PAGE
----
CUPE workers Anneliese Skoropad

CUPE workers Anneliese Skoropad

Workers stage two-day walkout

NANAIMO: Support workers at Vancouver Island University return to work following a two-day strike.

Support workers at Vancouver Island University are expected to return to work today (Nov. 22) following a two-day strike.

University officials cancelled all classes Tuesday and Wednesday due to job action by the Canadian Union of Public Employees, with limited services available to students at all four campuses.

The university’s nearly 300 support staff, including clerical, maintenance and food services workers, joined support staff at four other institutions in the action, which the union blames on stalled contract negotiations with the province.

Deborah Hopper, president of CUPE Local 1858, said no further job action is planned this week and the union is waiting to see what comes out of discussions between university administrators and the province before deciding on any future action.

“We’ll be taking a look at exactly what the situation is and then we’ll reassess,” she said. “It’s a holding pattern at the moment.”

Students are concerned about the strike, but there is no mass panic yet because so far it is only a two-day action, as opposed to the month-long faculty strike that occurred in the spring of 2011, which nearly resulted in the university cancelling the semester, said Steve Beasley, executive director of the students’ union.

“A two-day strike is preferable to an all-out walkout that lasts until an agreement is made,” he said. “If the union continues to have strike days rather than an all-out walkout … it doesn’t threaten the semester in the same way and that’s what students get really anxious about.”

Beasley said there could be more job action in the coming weeks if the issue is not resolved, but students are still proceeding through course materials and many will have spent the two days off classes studying for exams and doing assignments.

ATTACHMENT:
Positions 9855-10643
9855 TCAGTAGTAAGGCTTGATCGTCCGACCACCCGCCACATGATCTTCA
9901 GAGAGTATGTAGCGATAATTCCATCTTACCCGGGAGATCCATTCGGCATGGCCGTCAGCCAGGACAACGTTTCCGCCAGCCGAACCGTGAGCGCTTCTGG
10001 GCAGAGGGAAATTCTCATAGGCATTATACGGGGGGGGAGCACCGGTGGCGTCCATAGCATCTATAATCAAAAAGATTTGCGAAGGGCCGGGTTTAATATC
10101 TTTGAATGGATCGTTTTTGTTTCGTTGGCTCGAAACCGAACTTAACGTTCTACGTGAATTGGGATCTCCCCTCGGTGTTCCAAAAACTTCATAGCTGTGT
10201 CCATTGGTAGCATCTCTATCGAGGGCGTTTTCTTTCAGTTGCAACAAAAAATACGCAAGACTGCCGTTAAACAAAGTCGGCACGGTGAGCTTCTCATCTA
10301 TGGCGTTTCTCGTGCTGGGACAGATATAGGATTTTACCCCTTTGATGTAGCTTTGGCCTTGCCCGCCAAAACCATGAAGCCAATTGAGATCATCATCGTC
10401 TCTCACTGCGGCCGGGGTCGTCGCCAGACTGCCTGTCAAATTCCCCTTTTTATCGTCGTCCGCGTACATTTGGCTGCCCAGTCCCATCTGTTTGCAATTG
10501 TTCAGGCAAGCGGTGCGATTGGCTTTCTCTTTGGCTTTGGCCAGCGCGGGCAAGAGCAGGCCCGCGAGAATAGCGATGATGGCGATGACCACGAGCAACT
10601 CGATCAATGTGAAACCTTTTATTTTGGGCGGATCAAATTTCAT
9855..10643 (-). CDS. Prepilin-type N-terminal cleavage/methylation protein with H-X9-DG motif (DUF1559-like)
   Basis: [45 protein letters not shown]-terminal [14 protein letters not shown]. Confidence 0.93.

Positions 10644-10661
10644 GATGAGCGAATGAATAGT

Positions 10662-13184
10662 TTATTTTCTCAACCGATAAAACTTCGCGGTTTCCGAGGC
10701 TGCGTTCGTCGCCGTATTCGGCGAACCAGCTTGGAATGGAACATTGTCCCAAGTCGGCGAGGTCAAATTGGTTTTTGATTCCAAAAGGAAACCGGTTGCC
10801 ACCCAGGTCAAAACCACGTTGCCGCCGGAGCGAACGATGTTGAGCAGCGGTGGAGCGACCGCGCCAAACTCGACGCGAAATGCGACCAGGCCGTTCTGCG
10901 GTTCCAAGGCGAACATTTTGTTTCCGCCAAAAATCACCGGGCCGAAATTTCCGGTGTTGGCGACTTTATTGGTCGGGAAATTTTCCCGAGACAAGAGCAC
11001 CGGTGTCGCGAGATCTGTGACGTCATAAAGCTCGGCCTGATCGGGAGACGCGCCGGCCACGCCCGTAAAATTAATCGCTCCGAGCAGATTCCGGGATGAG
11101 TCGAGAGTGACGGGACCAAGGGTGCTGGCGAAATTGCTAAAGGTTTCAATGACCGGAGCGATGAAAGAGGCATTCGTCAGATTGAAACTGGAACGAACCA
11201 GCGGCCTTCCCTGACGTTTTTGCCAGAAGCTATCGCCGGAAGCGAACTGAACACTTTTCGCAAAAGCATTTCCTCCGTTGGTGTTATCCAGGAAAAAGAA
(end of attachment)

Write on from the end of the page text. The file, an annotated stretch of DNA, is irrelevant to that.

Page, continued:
The students’ union received a handful of reports about instructors stating they would hold classes during the action and telling students to cross the picket lines, but the university dealt with this by announcing that all classes were cancelled, he added.

Mia Sabotke, a tourism student from Germany on a one-semester exchange program at VIU, said the job action is frustrating given the high fees international students pay to go to VIU.

“We pay such a high amount and we don’t have any classes,” she said. “It’s unbelievable.”

Sabotke questions how effective job action is so close to the end of the semester – she said some students are already finished for the semester – and many students, especially those who live on campus, were concerned because they couldn’t access the gym or cafeteria.

But two days is not a big deal at this point and as long as she can write her exams, she will be happy, she added.

Hopper said the decision to limit the walkout to two days was made because of the union’s concern about the impact on students.

If future job action is decided upon, she said there are numerous options besides a walkout.

Ian McLean, B.C. colleges coordinator for CUPE, said the two-day action has had an impact.

“It was to send a message to bargain with us, to talk with us, and we believe that that’s been successful,” he said. “There is talks going on with the province. Having discussions is what has prompted us to go back to work.”

Fred Jacklin, VIU’s registrar and director of enrolment services, said university officials are still actively negotiating with the union.

“We’re all optimistic,” he said. “I think generally speaking people are not happy [about the strike], but they understand that this is part of a collective bargaining process. I think a lot of students are taking some consolation in knowing it’s just two days.”

The university will continue keeping students informed as to what is happening and students who have questions about their courses should talk to the instructor, Jacklin added.

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